The Glamorous Life of Sachiko Hanai was not, I regret to say, all that or a bag of chips. The lighting and camera work were great, by 70s grind house standards, which is unfortunate, because this movie was made sometime after 2003. The action sequences were really bad, to the point that I started to wonder if they were intentionally bad, and the sex scenes looked like people always fear they look having sex rather than anything you’d want to actually see on screen. This was definitely intentional. The metaphysical commentary didn’t make any sense at all, although in all fairness that could be down to the translation. The political satire was kind of clumsy.
On the plus side, It was pretty funny all the way through, and the actress that plays Sachiko gave performance that was spirited, if not a whole lot else. It was definitely also surreal, and gets some points for sheer craziness value.
In case anybody’s wondering (I know I was) what the Monday-night audience at the Drafthouse downtown looks like for Japanese existentialist-surrealist-action-comedy-satire-pornos, it’s this: all white. Like all white. The guys were roughly equal parts movie geeks (small, stylish sunglasses, clean clothes, combed or at least finger-combed hair, a few extra pounds, and frequent girlfriends) and geek geeks (small, unstylish sunglasses, ripped and/or stained t-shirts, uncombed hair with dandruff, and an utter lack of girlfriends). I wore contacts and have no hair, so I don’t know what group I fit into. I wore a holey T-shirt underneath a clean Brooks Brothers shirt, so that’s a wash too.
About 1/3 of the audience were women, mostly there with the movie geeks. There were also a few scattered women who’d come with other women, and virtually no women that came alone.
All in all, I think it was probably the Monday night Drafthouse that determined the demographics more than what was showing.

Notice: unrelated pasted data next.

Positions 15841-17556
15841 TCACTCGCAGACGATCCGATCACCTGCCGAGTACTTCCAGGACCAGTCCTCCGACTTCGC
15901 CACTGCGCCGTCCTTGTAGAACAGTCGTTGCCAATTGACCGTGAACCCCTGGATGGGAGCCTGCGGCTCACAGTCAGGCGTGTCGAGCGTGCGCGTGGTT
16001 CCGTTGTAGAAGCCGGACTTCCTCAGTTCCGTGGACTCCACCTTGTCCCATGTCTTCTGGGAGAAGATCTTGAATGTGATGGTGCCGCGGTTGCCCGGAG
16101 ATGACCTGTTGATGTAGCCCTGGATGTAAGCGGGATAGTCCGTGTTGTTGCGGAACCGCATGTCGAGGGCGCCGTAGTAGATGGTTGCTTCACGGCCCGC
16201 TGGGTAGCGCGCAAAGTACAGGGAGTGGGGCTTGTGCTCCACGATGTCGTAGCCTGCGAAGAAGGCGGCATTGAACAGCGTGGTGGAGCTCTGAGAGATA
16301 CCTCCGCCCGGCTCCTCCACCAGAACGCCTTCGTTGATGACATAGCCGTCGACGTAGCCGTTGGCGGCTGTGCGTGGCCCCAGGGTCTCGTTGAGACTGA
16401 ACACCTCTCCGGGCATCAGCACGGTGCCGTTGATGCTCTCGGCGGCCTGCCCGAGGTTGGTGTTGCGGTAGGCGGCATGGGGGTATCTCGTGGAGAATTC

On a side note, I watched The Island today, because I was sick and at home, and it was a lot better than I expected, a stylish sci-fi action flick that starts out all THX 1138 and ends up all The Rock. It’s a Michael Bay (Armageddon, The Rock, Pearl Harbor) flick, so a lot of things blowing up and miraculously failing to kill our erstwhile heroes is to be expected, but the action sequences, while improbable, are imaginitive and well-executed; the CG blends seamlessly with the live action footage. The production design is pretty damned awesome, with lots of shiny metal and glass lighty-uppy future stuff, although, inexplicably, a lot of 2000-era cars appear to be driving around 2050-era Los Angeles. At least they chose for one of these vehicles the Cadillac Cien; although it is referred to in the movie as an antique, it’s quite possible that this is the only car Cadillac’s ever made that can claim to look futuristic, and it’s pretty to watch on the big screen. Ewan McGregor and Scarlett Johansson give simple but effective performances that bring a lot of life their characters, and do a down-pat job of the most frequent task asked of them, which is to look pretty and run really fast while things blow up around them. It’s not a movie with a lot of nuance, but it is in the end at least something more than it should have been, and only slightly less than it could have been. Even Stephanie Zacharek, who was just making up reasons not to like it lest somebody in her weekly movie critics circle accuse her of failing to look down her nose at Mr. Crash!BOom!, seemed pretty halfhearted in her dismissal.